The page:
Hollywood adopts a softer touch for changing times
As young men turn away from the cinema, film makers are scrambling to fill the gap by tailoring their products for a new, largely female audience
It has been Hollywood's equivalent of America's dependence on foreign oil, and just as damaging. For more than three decades - ever since the first Star Wars movie was released in 1977 and the blockbuster was born - the lifeblood of the Hollywood movie studios has been the easy dollars they've made from the undisputed champs of the box office: adolescent males.
Their taste, often crass and testosterone-fuelled, has to a significant degree determined what movies have been made by the Hollywood studios. Their enthusiasm has made stars out of people like Sylvester Stallone and Arnold Schwarzenegger.
Young males have been particularly valuable because they have always swarmed to movies during the all-important first weekend of a film's release and because they have gone back again and again to see films they liked.
Boys are now more entranced by what they can find and do online
But, now, in the first significant shift in box office viewing habits in a generation, the young male audience is deserting American cinemas. Adolescent boys are now more entranced by what they can find and do online, and by video games.
This has caught the Hollywood studios by surprise. They are desperately revamping their production schedules, scrambling to appeal instead to the only two growing sectors of the movie audience - women and the family audience.
For decades women have had a raw deal from Hollywood taste-makers. But it is they - or rather adolescent girls - who have turned out in vast numbers over the last two weekends, blissing out on the dream of having young British heartthrob Robert Pattinson sink his teeth into their soft, proffered throats - which he does with such relish in the vampire movie Twilight. The film took an astonishing $70m on its first weekend and, with a strong showing over this Thanksgiving weekend, was expected to take a total of $150m in its first two weeks. "Hollywood was confounded by the popularity of the film," wrote the LA Times.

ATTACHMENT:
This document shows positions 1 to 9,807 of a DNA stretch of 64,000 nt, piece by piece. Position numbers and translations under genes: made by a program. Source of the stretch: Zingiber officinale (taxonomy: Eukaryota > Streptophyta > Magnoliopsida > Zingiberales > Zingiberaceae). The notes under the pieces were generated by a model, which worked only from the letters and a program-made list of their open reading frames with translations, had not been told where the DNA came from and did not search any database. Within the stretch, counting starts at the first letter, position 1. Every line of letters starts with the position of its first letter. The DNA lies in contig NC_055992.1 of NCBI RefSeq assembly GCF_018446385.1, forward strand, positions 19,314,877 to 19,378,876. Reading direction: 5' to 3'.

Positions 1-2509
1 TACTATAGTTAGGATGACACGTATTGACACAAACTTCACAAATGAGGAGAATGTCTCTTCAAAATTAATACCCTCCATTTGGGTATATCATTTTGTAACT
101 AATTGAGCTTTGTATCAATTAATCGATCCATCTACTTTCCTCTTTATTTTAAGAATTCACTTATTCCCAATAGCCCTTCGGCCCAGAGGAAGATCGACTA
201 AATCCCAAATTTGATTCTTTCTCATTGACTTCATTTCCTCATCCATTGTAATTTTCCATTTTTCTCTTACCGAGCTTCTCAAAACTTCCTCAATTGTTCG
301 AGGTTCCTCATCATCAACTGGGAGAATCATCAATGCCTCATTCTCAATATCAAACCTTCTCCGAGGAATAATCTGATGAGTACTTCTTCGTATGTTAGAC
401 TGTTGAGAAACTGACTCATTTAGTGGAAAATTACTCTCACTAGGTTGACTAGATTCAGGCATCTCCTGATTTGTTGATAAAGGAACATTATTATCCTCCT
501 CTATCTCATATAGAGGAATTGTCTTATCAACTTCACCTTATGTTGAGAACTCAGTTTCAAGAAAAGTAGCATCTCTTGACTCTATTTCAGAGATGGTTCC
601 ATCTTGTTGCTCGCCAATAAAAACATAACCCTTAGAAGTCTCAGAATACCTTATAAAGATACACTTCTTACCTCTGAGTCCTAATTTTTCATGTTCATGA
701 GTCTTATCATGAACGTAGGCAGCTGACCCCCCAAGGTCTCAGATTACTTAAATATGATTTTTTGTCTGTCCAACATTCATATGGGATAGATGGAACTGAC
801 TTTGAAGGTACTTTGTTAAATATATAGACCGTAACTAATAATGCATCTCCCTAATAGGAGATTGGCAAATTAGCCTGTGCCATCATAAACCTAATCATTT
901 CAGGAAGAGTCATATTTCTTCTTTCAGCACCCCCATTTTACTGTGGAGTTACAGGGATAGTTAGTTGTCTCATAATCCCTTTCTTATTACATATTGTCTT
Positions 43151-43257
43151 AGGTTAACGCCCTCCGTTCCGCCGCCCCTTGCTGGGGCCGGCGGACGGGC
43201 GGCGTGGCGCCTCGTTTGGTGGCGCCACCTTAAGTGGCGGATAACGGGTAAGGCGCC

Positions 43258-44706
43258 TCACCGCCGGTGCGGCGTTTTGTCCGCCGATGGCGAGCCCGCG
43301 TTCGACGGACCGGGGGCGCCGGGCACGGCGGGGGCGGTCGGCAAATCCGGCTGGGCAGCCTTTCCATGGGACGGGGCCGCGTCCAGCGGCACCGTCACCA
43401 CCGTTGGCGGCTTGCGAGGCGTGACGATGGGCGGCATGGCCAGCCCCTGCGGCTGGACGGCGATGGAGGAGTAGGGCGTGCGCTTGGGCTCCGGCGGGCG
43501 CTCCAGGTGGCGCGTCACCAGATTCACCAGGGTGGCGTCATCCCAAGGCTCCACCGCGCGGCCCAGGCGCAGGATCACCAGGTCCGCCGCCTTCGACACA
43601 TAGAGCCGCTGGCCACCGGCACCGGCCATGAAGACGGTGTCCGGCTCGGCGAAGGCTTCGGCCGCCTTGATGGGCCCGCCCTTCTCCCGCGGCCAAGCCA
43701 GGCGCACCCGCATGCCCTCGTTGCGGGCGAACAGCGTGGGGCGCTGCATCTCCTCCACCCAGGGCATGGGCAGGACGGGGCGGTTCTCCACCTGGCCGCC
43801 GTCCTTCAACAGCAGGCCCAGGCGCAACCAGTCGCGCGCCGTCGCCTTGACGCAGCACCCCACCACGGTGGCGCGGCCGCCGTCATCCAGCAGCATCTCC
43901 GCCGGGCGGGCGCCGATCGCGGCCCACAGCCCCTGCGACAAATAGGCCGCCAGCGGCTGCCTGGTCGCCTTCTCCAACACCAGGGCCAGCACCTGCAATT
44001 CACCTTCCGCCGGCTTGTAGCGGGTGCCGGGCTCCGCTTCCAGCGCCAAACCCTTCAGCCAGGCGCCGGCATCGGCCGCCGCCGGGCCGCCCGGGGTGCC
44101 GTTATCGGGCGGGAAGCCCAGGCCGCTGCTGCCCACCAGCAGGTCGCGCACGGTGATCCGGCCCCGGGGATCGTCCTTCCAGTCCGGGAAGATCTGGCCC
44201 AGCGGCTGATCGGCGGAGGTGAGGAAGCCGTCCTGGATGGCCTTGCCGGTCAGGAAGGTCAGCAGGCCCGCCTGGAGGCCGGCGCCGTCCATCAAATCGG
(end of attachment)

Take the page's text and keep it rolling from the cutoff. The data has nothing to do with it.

Even younger girls have made films such as High School Musical 3: Senior Year and Hannah Montana/Miley Cyrus: Best of Both Worlds Concert Tour huge hits this year. Older women are also getting in on the act, making Sex in the City, Mamma Mia and The Devil Wears Prada box office blockbusters recently.
"Females are turning out in huge numbers," says Bruce Snyder, president of distribution for 20th Century Fox. "They are turning movies into event titles, making a picture's opening look more like a male action movie than a genteel female movie that would play out over a long period of time."
What's even more surprising is that earlier this year women made up almost 50 per cent of the audience for the kind of film that in the past would have been strictly a male preserve: The Dark Knight, the latest in the Batman saga, which has now taken close to a billion dollars worldwide.
The studios are also re-jigging their production slates to beef up the number of films aimed at the family audience. Most of the major studios now have 'family' divisions and Sony Pictures joined the fray this month, announcing it was putting a number of major family-friendly films into production. These include remakes of the perennial children's favourite Chitty Chitty Bang Bang, The Karate Kid and Ghostbusters as well as adaptations of the Goosebumps books.
Sony became aware of the importance of the family audience last year when its animated film Alvin and the Chipmunks, which cost $70m, made $360.5m at the box office worldwide.
The movie studios were, rightly, criticised for many of the films they made in the past for adolescent males. Now some are hoping the new emphasis on family films will have a beneficial social effect.
"In a world where kids are increasingly ensconced with some device and they disappear into their Facebooks," says James Steyer, founder of Common Sense Media, which offers parents a guide to media, "a family movie is a great way to share something together." Hollywood certainly hopes so. ·
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